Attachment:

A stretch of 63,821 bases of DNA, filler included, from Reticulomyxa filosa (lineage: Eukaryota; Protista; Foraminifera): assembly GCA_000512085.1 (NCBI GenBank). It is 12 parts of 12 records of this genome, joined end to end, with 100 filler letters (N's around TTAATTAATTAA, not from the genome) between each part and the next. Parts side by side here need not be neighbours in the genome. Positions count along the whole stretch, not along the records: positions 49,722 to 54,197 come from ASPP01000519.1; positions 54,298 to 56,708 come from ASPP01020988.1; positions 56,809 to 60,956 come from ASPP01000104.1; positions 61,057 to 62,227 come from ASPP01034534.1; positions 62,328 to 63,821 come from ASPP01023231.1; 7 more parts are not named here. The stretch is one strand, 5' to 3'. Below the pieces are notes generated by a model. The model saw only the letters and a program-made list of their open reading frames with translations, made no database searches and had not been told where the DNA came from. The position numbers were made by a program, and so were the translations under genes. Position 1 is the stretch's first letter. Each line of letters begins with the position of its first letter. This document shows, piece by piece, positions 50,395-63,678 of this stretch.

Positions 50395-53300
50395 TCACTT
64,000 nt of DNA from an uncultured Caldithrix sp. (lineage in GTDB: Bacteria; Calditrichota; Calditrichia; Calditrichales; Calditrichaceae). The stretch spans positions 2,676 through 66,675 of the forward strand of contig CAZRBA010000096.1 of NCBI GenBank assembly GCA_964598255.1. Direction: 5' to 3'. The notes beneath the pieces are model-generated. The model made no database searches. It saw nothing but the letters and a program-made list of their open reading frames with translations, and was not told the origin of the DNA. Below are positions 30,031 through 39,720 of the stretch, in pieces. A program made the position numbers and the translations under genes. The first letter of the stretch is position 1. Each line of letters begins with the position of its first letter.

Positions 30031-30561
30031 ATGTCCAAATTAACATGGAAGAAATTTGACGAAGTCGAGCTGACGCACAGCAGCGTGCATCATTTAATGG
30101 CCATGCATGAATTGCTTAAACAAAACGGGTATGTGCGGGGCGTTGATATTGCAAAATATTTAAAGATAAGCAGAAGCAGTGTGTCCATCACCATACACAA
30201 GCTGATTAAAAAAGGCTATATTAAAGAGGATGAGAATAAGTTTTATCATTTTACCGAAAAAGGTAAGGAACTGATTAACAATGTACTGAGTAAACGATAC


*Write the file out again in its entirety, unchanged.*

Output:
A stretch of 63,821 bases of DNA, filler included, from Reticulomyxa filosa (lineage: Eukaryota; Protista; Foraminifera): assembly GCA_000512085.1 (NCBI GenBank). It is 12 parts of 12 records of this genome, joined end to end, with 100 filler letters (N's around TTAATTAATTAA, not from the genome) between each part and the next. Parts side by side here need not be neighbours in the genome. Positions count along the whole stretch, not along the records: positions 49,722 to 54,197 come from ASPP01000519.1; positions 54,298 to 56,708 come from ASPP01020988.1; positions 56,809 to 60,956 come from ASPP01000104.1; positions 61,057 to 62,227 come from ASPP01034534.1; positions 62,328 to 63,821 come from ASPP01023231.1; 7 more parts are not named here. The stretch is one strand, 5' to 3'. Below the pieces are notes generated by a model. The model saw only the letters and a program-made list of their open reading frames with translations, made no database searches and had not been told where the DNA came from. The position numbers were made by a program, and so were the translations under genes. Position 1 is the stretch's first letter. Each line of letters begins with the position of its first letter. This document shows, piece by piece, positions 50,395-63,678 of this stretch.

Positions 50395-53300
50395 TCACTT
64,000 nt of DNA from an uncultured Caldithrix sp. (lineage in GTDB: Bacteria; Calditrichota; Calditrichia; Calditrichales; Calditrichaceae). The stretch spans positions 2,676 through 66,675 of the forward strand of contig CAZRBA010000096.1 of NCBI GenBank assembly GCA_964598255.1. Direction: 5' to 3'. The notes beneath the pieces are model-generated. The model made no database searches. It saw nothing but the letters and a program-made list of their open reading frames with translations, and was not told the origin of the DNA. Below are positions 30,031 through 39,720 of the stretch, in pieces. A program made the position numbers and the translations under genes. The first letter of the stretch is position 1. Each line of letters begins with the position of its first letter.

Positions 30031-30561
30031 ATGTCCAAATTAACATGGAAGAAATTTGACGAAGTCGAGCTGACGCACAGCAGCGTGCATCATTTAATGG
30101 CCATGCATGAATTGCTTAAACAAAACGGGTATGTGCGGGGCGTTGATATTGCAAAATATTTAAAGATAAGCAGAAGCAGTGTGTCCATCACCATACACAA
30201 GCTGATTAAAAAAGGCTATATTAAAGAGGATGAGAATAAGTTTTATCATTTTACCGAAAAAGGTAAGGAACTGATTAACAATGTACTGAGTAAACGATAC